Very early in embryogenesis, germ cells, the cells that give rise to egg and sperm, are set aside from the somatic cells which give rise to the rest of the cells in our bodies. While germ cells are not necessary for survival of the individual, they are crucial for survival of the species. In her first talk, Dr. Ruth Lehmann explains that there are two mechanisms by which germ cells are specified in the early embryo; via germ plasm or via induction. Germ cells specified via either mechanism have in common the presence of germ granules; large, membraneless, ribo-nuclear particles. Interestingly, certain families of RNA regulatory proteins are conserved in germ granules across species. Lehmann describes work from her lab and others on the life cycle of germ granules in Drosophila, including how they are assembled, their interesting biophysical properties and how proteins and RNAs are organized within the granules.
In her second talk, Lehmann focuses on the establishment of the dichotomy between somatic and germ line fate. She explains how Drosophila germ cells develop to become so different from the somatic cells that make up the rest of the embryo. Germ cell development depends solely on maternal transcripts from the egg, while development of the soma depends on new zygotic transcription. Lehmann describes how two different molecular strategies, precise spatially controlled protein degradation and complete interference with the mRNA transcriptional elongation process, are employed to prevent somatic differentiation, thus allowing germ cell specific gene expression to occur.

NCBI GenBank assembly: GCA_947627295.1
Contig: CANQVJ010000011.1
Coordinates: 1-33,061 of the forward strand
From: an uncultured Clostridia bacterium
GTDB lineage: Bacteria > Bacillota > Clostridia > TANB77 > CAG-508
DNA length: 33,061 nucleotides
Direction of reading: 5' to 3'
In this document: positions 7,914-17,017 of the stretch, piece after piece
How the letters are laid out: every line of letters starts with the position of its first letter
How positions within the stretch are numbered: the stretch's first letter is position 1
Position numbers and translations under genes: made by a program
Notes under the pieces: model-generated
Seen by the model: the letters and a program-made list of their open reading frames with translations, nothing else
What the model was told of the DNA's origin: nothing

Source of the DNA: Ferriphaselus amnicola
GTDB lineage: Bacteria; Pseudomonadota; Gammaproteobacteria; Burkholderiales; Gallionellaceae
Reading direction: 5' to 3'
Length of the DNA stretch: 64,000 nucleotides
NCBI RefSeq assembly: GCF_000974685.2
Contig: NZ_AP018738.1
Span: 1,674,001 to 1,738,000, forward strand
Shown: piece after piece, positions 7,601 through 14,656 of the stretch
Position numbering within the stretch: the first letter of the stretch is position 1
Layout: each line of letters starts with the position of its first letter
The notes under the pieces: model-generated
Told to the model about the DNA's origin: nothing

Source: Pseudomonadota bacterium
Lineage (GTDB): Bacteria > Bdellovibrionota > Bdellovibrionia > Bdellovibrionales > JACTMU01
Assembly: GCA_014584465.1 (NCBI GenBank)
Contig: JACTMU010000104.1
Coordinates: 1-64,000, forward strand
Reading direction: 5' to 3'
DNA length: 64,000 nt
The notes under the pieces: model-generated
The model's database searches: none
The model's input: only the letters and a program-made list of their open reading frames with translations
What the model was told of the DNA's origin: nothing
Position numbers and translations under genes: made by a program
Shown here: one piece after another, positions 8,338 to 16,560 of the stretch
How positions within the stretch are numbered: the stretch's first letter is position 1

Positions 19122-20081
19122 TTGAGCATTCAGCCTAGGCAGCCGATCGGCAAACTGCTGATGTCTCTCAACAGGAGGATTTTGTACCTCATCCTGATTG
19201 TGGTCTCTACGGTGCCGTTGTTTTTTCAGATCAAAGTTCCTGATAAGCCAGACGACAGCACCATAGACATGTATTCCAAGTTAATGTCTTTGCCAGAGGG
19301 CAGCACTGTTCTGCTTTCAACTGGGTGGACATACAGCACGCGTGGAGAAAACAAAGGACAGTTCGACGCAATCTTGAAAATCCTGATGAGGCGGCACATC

Ruth Lehmann is the Laura and Isaac Perlmutter Professor of Cell Biology, Chair of the Department of Cell Biology, and Director of the Skirball Institute of Biomolecular Medicine at the New York University School of Medicine. She is also an Investigator of the Howard Hughes Medical Institute. Lehmann received her PhD from the University of… Continue Reading